17 August 1862--A group of Sioux Indians revolt due to living conditions on their reservation in Minnesota. Kirk captured five Union men who were on leave in Daviess County and about that same time part of his company under Lt. David Martin bushwacked about twenty of the enrolled militia on Hicklin’s Branch northwest of Spring Hill. Joseph Conklin was killed and a man named Thomas was mortally wounded. Kirk’s men suffered no loss. Kirk then withdrew to the Van Winkle Bend on the river north and west of Chillicothe. Col. Shanklin sent Capt. Spickard and Capt. Winter's companies of Grundy Co. and Capt. Turner’s enrolled militia of Chillicothe to attack Kirk. They managed to surprise the bushwackers routing them completely and one of their number, Joseph Allen, was drowned. Union men, who had lost horses, had their stock returned after this. Kirk and his men headed south but he was wounded and that ended his war on the Union. When he recovered he moved to California with his family until after the war. (Hist of Caldewell and Livingston Counties , Mo.1886 Page 787). Joe Kirk was gone to California, Cooper was dead, Best was dead, Hicklin and one of the Hales had been killed, several others were wounded or had moved away. As far as rebel action in Livingston County it was over.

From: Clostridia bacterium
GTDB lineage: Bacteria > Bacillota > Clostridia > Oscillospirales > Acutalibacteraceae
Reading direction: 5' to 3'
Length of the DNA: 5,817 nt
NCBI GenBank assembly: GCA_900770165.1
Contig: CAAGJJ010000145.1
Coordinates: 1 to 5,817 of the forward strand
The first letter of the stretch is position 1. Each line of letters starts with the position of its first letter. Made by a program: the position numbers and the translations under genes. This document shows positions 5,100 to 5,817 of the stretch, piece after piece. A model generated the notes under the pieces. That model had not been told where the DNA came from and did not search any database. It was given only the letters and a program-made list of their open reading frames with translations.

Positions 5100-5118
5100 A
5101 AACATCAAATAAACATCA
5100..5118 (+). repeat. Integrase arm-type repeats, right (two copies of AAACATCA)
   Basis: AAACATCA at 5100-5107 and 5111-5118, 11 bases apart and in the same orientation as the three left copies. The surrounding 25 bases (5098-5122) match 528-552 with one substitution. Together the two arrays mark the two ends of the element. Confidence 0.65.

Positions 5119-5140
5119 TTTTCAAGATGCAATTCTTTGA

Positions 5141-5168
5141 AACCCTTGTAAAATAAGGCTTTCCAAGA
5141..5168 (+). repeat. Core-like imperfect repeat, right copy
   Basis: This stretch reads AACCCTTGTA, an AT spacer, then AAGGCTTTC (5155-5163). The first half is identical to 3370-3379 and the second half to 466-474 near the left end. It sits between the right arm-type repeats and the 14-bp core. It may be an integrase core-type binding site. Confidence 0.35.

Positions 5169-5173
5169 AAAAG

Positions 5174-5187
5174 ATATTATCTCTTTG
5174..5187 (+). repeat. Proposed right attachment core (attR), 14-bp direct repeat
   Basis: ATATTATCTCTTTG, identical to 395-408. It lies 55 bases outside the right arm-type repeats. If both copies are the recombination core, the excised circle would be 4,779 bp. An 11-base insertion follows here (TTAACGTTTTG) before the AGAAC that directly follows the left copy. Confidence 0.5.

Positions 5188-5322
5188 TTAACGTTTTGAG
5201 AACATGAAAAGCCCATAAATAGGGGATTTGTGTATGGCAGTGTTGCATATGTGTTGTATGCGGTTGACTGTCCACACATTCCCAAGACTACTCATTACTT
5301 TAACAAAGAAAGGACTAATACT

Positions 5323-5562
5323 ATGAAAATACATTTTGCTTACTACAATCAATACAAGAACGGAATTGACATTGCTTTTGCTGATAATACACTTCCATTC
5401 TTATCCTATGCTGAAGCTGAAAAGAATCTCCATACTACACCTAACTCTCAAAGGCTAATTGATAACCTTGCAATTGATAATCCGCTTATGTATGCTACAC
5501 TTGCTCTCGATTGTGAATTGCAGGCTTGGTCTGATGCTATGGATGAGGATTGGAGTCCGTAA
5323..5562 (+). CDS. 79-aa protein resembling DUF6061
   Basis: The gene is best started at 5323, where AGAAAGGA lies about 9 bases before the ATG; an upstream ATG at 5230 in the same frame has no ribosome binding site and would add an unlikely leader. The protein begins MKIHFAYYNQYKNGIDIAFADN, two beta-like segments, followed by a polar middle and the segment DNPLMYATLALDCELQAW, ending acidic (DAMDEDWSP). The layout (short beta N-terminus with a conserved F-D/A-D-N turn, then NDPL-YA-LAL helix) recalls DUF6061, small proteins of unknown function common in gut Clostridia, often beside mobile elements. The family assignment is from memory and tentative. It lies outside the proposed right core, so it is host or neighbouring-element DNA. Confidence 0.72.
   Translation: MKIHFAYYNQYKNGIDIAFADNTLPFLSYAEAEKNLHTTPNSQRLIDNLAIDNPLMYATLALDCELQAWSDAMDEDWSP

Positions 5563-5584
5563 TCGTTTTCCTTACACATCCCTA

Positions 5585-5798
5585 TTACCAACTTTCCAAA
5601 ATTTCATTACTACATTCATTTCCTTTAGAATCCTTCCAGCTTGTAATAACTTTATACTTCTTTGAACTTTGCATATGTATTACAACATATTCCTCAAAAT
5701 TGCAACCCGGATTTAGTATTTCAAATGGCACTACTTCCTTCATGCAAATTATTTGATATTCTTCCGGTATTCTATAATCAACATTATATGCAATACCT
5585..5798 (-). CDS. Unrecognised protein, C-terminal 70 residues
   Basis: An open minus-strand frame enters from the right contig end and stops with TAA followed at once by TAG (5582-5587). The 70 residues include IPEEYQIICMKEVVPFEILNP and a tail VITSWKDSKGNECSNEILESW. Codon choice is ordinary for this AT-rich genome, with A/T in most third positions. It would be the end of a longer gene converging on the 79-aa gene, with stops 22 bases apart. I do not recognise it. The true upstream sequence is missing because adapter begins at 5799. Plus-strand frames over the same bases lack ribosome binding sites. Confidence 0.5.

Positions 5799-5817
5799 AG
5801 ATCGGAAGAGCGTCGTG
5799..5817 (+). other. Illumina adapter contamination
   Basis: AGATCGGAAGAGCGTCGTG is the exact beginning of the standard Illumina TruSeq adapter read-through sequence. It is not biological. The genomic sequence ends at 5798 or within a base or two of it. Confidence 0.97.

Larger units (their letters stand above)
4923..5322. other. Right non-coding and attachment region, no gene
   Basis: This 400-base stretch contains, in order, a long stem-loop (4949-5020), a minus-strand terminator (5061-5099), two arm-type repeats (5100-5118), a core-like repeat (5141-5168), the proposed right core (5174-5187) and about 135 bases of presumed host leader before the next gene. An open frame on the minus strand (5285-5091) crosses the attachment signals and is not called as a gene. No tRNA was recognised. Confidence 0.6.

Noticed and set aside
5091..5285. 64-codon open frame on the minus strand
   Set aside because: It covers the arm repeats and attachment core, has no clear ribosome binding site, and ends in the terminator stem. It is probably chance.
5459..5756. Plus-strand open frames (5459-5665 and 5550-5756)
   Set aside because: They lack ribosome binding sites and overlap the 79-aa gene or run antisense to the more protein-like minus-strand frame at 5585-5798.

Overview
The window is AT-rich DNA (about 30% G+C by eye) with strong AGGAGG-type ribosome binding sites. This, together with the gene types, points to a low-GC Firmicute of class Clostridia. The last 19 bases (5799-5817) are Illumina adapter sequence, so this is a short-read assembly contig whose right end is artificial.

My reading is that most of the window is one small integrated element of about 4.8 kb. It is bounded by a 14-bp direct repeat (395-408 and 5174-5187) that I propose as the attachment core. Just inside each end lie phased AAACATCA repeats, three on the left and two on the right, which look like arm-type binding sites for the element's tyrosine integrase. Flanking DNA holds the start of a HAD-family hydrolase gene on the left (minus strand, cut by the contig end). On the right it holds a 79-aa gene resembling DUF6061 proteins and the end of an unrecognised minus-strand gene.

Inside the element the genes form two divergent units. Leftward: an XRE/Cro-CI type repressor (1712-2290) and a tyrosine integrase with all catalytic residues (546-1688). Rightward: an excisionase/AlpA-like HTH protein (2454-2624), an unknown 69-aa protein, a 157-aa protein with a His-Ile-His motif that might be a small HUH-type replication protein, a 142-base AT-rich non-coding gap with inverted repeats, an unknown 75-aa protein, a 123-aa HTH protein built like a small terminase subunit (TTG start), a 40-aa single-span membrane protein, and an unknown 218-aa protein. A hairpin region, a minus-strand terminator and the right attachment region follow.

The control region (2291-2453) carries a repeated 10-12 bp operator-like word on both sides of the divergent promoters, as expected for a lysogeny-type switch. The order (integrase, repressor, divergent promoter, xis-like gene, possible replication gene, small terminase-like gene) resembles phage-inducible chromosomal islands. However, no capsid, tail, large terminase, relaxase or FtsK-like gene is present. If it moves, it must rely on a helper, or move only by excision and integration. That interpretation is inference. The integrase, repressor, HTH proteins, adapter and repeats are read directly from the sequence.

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Livingston County Library